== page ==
What Are the Non-Medical Requirements in a Disability Case?

Social Security’s financial and legal requirements for disability may be based on your work history, income, and assets, depending on the program.

By , Attorney · UC Law San Francisco

When you apply for disability benefits through the Social Security Administration (SSA), you must meet both the medical and non-medical requirements. Read on to learn about the financial and legal eligibility requirements for Social Security disability insurance (SSDI) and Supplemental Security Income (SSI) disability benefits.

Financial and Legal Requirements for Disability

Generally, the first aspect of processing a disability claim involves the financial and legal requirements—issues that have nothing to do with your medical conditions or medical eligibility. The SSA calls these requirements "technical requirements."

The main barrier to getting disability benefits is earnings. It's possible to qualify for disability if you're working a bit. But if the SSA sees that you make too much money from work, you won't be eligible for benefits.

Social Security will also screen your file to see which disability program you're eligible for: SSDI or SSI. SSDI is for workers who've paid into the Social Security retirement system for years. SSI is for low-income people who don't qualify for SSDI. Each program has its own non-medical eligibility requirements.

SSDI Non-Medical Requirements

For SSDI (for workers who have paid Social Security taxes), the non-medical requirements focus on three things:

SSDI is a type of disability insurance, enacted by Congress under Title II of the United States Code (§§401-433, subchapter II, chapter 7, Title 42). To be eligible to collect benefits, you must have paid the "premiums" (Social Security taxes) for long enough and recently enough. And because you must be disabled to get SSDI, you won't qualify if you're earning a substantial income from work.

Learn more about the non-medical requirements for SSDI.

SSI Non-Medical Requirements

SSI is the low-income, needs-based disability benefit, enacted by Congress under Title XVI of the United States Code (§§1381-1383f, subchapter XVI, chapter 7, Title 42). For SSI, Social Security will look at three things:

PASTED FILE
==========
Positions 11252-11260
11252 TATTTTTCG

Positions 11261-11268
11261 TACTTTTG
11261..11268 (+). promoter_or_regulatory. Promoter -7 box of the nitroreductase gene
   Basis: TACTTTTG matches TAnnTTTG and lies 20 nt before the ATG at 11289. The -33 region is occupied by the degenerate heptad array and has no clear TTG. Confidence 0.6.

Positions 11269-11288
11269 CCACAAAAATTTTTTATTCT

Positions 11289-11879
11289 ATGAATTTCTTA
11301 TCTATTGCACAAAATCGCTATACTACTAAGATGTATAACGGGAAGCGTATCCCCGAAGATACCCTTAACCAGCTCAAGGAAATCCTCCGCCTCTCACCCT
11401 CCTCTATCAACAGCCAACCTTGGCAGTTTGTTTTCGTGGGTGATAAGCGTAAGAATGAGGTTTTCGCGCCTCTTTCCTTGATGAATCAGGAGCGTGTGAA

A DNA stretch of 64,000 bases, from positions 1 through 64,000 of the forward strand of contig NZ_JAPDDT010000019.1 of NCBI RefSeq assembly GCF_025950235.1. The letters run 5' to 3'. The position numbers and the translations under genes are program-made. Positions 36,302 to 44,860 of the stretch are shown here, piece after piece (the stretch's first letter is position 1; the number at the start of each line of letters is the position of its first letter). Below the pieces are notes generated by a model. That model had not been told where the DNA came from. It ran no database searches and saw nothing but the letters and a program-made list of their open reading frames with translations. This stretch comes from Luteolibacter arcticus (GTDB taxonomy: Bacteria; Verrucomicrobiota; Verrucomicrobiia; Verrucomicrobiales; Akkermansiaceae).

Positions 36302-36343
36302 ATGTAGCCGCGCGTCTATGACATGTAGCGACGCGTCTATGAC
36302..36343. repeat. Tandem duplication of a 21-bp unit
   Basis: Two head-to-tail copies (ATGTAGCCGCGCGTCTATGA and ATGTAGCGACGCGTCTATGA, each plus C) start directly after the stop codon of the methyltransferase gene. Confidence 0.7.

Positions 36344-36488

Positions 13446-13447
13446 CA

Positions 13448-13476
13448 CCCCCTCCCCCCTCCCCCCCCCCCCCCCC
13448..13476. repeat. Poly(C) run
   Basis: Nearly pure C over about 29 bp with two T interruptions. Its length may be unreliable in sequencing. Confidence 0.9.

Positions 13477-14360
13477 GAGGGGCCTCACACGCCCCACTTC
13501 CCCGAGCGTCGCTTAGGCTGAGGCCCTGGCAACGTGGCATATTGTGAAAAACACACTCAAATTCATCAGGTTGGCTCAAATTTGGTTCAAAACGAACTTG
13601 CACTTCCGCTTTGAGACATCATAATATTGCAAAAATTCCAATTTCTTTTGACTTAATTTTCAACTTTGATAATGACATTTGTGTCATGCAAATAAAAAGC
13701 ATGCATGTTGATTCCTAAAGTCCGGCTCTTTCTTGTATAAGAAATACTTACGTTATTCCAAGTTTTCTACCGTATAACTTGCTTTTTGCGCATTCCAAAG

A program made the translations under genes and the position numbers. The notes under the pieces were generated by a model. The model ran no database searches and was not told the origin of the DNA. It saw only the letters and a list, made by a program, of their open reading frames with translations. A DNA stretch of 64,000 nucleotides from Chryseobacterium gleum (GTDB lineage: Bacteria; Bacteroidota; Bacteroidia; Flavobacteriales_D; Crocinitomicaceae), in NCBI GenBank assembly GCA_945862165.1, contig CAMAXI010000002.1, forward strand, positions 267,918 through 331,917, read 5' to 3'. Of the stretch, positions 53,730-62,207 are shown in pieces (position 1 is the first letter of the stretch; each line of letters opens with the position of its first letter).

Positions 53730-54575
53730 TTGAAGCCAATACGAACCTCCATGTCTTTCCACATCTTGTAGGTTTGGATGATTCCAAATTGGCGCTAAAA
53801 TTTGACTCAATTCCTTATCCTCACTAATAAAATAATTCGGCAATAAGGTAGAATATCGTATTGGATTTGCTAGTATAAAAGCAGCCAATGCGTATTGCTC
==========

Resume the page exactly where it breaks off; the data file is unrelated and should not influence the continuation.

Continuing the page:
You won't qualify for SSI disability if your income is above a certain threshold. Working much will usually make you ineligible, but other types of income (including unearned income) will also count toward the limit. And Social Security has a strict limit on how much you can have in assets, including things like:

  • money in the bank
  • stocks and bonds, or
  • anything of value that you could sell to raise money.

In addition, if you're not a U.S. citizen, Social Security will look to see if you fall into a "qualifying alien" category. If you're subject to an active warrant for deportation or removal, you can't get SSI.

For more information, see our articles on the non-medical requirements for SSI.

Medical Requirements for Social Security Disability

If you meet the financial and legal requirements for SSDI or SSI, Social Security will next make a medical determination. To qualify for disability benefits, you must have a physical or mental impairment (or a combination of impairments) that meets Social Security's definition of disability, meaning that it makes you unable to do a substantial amount of work for a year or more.

You can meet the medical requirement in one of two ways:

  • show that you meet the requirements of a listed condition in Social Security's Blue Book, or
  • show that your condition prevents you from working at any type of job.

Medical determinations are handled by disability claims examiners (and by administrative law judges in cases that go to appeal).

Learn more about medical eligibility for disability benefits.

Who Decides If You're Eligible for Social Security Disability?

When you file a disability claim, the application is taken by a claims representative at the Social Security office. Claims reps don't evaluate claims for their medical eligibility, but they'll look at your nonmedical eligibility.

If the claims representative finds that you appear technically eligible for either SSDI or SSI, your claim will move on to Disability Determination Services (DDS), or a similarly named agency in your state. A DDS claims examiner will then decide whether or not you're medically disabled, with the help of a medical consultant.

But if the Social Security claims rep finds that you're working and earning more than the allowed limit or that you don't have enough work credits, you won't be eligible for SSDI. And if the rep finds that you also have too much income or assets to qualify for SSI, you won't be eligible for SSI.

In either of these cases, you'll receive a "technical denial." You usually receive notice of a technical denial fairly quickly.

However, as part of their medical eligibility assessment, claims examiners at DDS will also be interested in whether you're working and earning money. If a DDS claims examiner finds you're "engaging in substantial gainful activity" after you apply, you won't meet the financial requirements for disability. DDS can then issue you a technical denial, which can take a few months.

Learn more about technical denials in disability claims.

Updated July 14, 2023

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